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Crop Over gets passing grade

Crop Over 2015 has received a passing grade from some leading players in the festival and a senior tourism official.

Veteran leader of the popular Power X 4 Masqueraders Band, Chetwyn Stewart said he was satisfied that the annual festival was getting “larger”. He noted that was what the country needed.

Stewart told Barbados TODAY he would launch his band a lot earlier next year in order to spend more time preparing for Grand Kadooment.

Popular entertainer and MC of many Crop Over events, Mac Fingall, said he believed the festival “went well this year”.

Veteran entertainer Mac Fingall and Opposition Leader Mia Mottley.

Veteran entertainer Mac Fingall and Opposition Leader Mia Mottley.

“I thought there was an improvement in the music and also I was pleased with the turn-out. All the fetes had people,” Fingall told Barbados TODAY.

“I was glad to see that the turn-out was so good because it means that money is circulating and as long as the money circulates, that is how the economy works. So I am very pleased and I hope it continues and gets bigger and bigger,” he added.

The festival is said to contribute between $80 million and $100 million to the local economy.

While describing Crop Over this year as “a phenomenal success”, Chief Executive Officer of the new Barbados Tourism Product Authority (BPTA) Dr Kerry Hall said the festival had grown tremendously.

However, Hall, who attended most of the events during the season, said more effort should be placed on promoting and marketing all other aspects of the festival besides the fetes.

While she was pleased with the number of visitors coming to the island for the parties and Grand Kadooment, she said it was equally important to get more tourists here for the other activities.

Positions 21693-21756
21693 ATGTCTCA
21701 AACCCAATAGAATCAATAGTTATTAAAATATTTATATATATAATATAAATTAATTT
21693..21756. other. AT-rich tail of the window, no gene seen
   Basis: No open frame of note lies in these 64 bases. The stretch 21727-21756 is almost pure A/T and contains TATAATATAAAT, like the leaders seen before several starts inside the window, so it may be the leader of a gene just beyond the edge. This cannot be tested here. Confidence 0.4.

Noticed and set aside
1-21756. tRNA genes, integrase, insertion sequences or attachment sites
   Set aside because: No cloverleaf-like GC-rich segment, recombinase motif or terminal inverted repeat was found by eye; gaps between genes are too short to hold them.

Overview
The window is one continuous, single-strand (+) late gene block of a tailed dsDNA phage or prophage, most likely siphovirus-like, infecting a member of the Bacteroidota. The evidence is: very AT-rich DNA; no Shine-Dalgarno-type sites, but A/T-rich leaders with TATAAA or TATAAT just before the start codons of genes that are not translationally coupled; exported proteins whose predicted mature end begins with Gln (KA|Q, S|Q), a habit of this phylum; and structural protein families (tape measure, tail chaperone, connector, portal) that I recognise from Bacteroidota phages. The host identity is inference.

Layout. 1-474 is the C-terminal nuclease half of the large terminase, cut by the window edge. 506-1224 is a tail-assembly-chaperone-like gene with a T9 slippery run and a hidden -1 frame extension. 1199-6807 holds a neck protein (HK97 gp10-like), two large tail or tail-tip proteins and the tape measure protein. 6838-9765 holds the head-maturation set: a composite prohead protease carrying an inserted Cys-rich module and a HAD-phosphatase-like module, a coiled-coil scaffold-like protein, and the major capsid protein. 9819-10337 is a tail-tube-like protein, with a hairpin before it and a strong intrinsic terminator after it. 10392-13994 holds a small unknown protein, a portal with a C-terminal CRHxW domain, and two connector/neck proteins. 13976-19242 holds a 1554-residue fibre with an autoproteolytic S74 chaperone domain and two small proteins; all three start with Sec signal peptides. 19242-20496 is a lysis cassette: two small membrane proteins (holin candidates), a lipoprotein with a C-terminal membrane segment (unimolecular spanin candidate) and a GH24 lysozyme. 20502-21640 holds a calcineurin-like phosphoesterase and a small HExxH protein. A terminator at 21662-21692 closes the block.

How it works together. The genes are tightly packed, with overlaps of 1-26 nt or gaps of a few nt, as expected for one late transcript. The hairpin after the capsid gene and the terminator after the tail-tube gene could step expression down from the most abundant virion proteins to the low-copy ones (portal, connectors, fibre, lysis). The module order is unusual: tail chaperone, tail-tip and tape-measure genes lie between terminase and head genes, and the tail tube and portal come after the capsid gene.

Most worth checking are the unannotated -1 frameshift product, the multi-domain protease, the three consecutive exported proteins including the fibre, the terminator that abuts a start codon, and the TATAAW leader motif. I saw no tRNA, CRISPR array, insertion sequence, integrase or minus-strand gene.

“We have the arts and craft. We have the different events that showcase the history and culture of Barbados in its entirety,” she said. “Crop Over is not just the fetes but it is an extravaganza lasting over a period of four weeks and we then get an opportunity to showcase everything that is Barbados.”

The senior tourism official posited that the necessary work to ensure that all aspects of the festival were kept alive could come about through more effective marketing and promotion of the product and with “better” use of technology by all stakeholders, including the National Cultural Foundation (NCF), the BTPA, Barbados Tourism Marketing Inc. (BTMI), as well as other public and private sector partners.

“Let’s not just look at the partying aspect of it. Yes, that is a big aspect but it is not just partying. Crop Over was originated out of the last canes . . . It has a rich history and is very cultural and I think we have kind of moved away from the meaning,” said Hall.

“If you look at what contemporary travellers are looking for, they are looking for unique and authentic experiences and they are looking for cultural and community immersion. They want to know that they could come to Barbados and get in Barbados what they can’t get anywhere else in the world,” she added.

Hall said it was time that Crop Over was used as “a vehicle” to showcase the island to the rest of the world, making a case for all the activities to receive equal marketing and exposure.

Describing Crop Over as “an international iconic event”, she said it could remain the “headline” festival for the island. However, she saw an opportunity for more festivals to be created around it throughout the year.

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